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Rabbi Moshe Hauer Chosen as Next Executive Vice President of the Orthodox Union
Rabbi Moshe Hauer, the senior rabbi of Bnai Jacob Shaarei Zion Congregation in Baltimore, will become the executive vice president of the Orthodox Union (OU), the nation’s oldest and largest umbrella organization for the North American Orthodox Jewish community, following the retirement of Allen Fagin later this year.
Rabbi Hauer has built his synagogue into one of the most dynamic centers for prayer and learning in Baltimore during a 25-year career. He is active in local communal leadership in many areas, with an emphasis on education, children at risk and social service organizations serving the Jewish community. His commitment to the OU has been longstanding, delivering frequent keynotes and lectures at major OU events and conferences. He has been a leading source of rabbinic guidance to both OU lay and professional leadership and to other pulpit rabbis around the country.
Fagin notified the OU’s executive committee last year that he planned to retire in the Fall of 2020. The committee then created a comprehensive succession planning process that led to the conclusion that the best direction for the OU going forward was to bifurcate the professional leadership role. As a result, the next executive vice president would be a rabbinic leader to lead its communal-oriented efforts and to serve as the professional religious and policy leader of the organization. A second person will serve as the senior professional officer, functioning like a chief executive officer. A search is underway for an experienced business executive to fill that position.
“Rabbi Hauer is one of North America’s foremost contemporary Torah thinkers and rabbinic leaders who is most qualified to be our next executive vice president in our new formulation. His leadership will be key to the continuation of the OU’s increasing role in meeting the significant material and spiritual challenges facing the Orthodox community and elevating its religious experience by ensuring the accessibility of Torah knowledge and halachic observance to the broadest range of the American Jewish community,” said Orthodox Union President Moishe Bane.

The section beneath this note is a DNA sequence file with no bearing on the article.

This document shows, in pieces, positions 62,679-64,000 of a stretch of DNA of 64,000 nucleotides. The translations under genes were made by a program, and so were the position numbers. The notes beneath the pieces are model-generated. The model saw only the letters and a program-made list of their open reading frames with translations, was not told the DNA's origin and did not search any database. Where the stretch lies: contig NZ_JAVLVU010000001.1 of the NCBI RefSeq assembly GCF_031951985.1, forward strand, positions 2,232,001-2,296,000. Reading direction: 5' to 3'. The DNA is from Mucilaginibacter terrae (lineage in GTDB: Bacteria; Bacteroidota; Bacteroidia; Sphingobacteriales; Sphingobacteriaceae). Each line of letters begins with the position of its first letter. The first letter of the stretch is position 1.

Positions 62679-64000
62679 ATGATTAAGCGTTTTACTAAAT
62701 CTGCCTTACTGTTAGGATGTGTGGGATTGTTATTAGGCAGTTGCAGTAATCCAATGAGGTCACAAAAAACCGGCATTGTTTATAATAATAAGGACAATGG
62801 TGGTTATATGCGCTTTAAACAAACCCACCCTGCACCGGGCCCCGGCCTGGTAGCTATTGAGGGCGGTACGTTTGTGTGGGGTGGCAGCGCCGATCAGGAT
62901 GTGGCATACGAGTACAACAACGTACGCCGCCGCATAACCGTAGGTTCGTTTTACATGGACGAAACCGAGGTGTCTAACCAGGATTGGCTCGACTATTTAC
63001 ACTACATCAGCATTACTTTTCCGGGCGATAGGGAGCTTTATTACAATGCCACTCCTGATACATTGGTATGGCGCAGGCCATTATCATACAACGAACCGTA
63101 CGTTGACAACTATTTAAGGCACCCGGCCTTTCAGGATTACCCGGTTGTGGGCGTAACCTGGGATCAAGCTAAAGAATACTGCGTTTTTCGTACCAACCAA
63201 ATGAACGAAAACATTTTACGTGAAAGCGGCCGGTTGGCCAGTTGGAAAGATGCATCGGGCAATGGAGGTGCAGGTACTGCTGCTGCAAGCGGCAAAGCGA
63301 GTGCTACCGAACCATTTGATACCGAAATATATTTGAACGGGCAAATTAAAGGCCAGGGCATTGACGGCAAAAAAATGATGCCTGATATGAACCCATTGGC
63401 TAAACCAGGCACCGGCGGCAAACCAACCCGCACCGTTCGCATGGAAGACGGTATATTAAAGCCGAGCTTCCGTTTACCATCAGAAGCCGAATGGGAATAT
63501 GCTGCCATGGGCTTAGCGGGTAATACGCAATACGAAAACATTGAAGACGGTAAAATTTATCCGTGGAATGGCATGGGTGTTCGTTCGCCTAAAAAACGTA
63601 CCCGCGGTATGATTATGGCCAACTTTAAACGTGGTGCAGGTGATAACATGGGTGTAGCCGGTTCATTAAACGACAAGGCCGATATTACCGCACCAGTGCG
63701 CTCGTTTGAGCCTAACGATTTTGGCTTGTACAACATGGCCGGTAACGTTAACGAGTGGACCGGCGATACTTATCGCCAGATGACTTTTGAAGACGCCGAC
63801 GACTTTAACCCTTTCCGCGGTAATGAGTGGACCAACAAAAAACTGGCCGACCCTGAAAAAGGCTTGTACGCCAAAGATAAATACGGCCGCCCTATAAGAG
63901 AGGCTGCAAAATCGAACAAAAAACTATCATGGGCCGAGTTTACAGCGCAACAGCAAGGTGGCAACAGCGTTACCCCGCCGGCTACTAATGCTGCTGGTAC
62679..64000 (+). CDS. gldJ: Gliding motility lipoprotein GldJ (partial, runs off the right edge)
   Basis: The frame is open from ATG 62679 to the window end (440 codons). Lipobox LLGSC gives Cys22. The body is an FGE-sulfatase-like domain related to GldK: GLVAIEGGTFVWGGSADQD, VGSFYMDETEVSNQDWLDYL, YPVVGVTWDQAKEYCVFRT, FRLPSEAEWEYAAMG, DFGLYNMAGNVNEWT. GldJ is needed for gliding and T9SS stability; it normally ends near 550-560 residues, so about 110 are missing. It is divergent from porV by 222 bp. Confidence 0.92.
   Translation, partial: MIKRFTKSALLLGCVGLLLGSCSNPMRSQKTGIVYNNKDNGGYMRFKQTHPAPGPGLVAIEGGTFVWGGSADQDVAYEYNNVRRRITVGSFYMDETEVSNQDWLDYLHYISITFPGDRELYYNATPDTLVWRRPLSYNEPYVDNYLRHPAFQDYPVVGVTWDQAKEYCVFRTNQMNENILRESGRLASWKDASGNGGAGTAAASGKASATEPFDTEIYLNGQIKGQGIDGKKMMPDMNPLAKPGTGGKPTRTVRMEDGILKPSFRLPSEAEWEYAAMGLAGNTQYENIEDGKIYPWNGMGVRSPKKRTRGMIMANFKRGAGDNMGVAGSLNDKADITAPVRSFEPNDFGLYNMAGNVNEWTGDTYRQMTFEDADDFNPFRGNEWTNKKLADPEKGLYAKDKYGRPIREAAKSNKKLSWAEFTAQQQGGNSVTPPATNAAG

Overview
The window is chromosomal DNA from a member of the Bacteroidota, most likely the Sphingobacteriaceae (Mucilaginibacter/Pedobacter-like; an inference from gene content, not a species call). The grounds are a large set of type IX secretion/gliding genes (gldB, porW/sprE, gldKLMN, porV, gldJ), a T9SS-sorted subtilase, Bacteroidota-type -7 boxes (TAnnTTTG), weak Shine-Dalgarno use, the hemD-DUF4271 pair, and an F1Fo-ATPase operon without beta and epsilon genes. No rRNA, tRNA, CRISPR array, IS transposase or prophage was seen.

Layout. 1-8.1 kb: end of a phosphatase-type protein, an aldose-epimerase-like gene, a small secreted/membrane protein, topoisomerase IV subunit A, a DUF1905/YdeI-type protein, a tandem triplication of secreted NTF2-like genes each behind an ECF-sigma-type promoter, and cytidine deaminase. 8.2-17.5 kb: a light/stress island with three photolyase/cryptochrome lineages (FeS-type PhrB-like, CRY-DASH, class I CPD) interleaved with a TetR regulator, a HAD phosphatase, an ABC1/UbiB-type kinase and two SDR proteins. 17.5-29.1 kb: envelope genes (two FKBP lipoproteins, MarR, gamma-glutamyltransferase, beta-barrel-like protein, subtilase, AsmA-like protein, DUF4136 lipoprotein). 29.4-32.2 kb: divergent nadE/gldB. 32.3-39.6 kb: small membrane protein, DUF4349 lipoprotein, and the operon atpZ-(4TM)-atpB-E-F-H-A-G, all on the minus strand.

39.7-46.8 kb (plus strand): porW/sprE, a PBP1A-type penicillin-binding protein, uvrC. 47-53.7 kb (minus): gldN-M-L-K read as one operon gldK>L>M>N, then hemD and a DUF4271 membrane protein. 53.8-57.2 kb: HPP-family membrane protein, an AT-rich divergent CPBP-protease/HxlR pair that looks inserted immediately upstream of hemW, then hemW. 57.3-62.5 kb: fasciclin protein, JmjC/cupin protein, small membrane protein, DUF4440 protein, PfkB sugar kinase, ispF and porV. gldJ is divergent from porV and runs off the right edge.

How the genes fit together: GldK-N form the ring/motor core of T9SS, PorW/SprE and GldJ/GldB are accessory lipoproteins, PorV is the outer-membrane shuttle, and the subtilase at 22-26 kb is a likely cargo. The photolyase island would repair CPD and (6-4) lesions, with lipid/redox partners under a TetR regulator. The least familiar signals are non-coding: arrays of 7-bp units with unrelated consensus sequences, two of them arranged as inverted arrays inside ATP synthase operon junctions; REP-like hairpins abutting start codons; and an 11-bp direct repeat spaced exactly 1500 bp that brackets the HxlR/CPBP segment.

“In 2014, the lay leadership of the OU urged Allen Fagin, then a lay leader himself, to assume the EVP role. He agreed to accommodate the request albeit for only a brief period of time but has generously extended his tenure for more than six years,” said Bane. “Allen has served as a transformative professional leader, growing the organization in creative and impactful ways. His vision has not only significantly expanded the OU’s reach and effectiveness, but also under his guidance and leadership the OU has evolved into an impressively professional and disciplined institution. For many years to come, successors to Allen will be the beneficiaries of his incredible achievements.”
“I am humbled by the opportunity to work with the exceptional lay and professional leadership of the OU and our community’s synagogues in this new capacity. I look forward to working with Allen through this transition and developing a vision and specific plans later in the year,” said Rabbi Hauer.
“The past five plus years have been tremendously fulfilling. We were able to double the OU budget and significantly expand our programs and services in areas of key communal needs that have positively affected every corner of the Orthodox community. We have an outstanding team of professionals and lay leaders who give of themselves daily to help klal Yisroel and I am enormously grateful for their help and support. I am so pleased that Rabbi Hauer has been chosen for this new role and I am confident he will be an outstanding leader for the organization,” said Fagin.
In addition to his synagogue, Rabbi Hauer serves as a trustee of The Associated: Jewish Federation of Baltimore and is a member of the national council of the American-Israel Public Affairs Committee (AIPAC). He is a member of the Rabbinical Council-Vaad HaRabbonim of Baltimore and the Rabbinical Council of America. Rabbi Hauer received his rabbinic ordination, doctor of Talmudic law and bachelor of Talmud law degrees from Ner Israel in Baltimore. He received a master’s of science degree from the Whiting School of Engineering of Johns Hopkins University.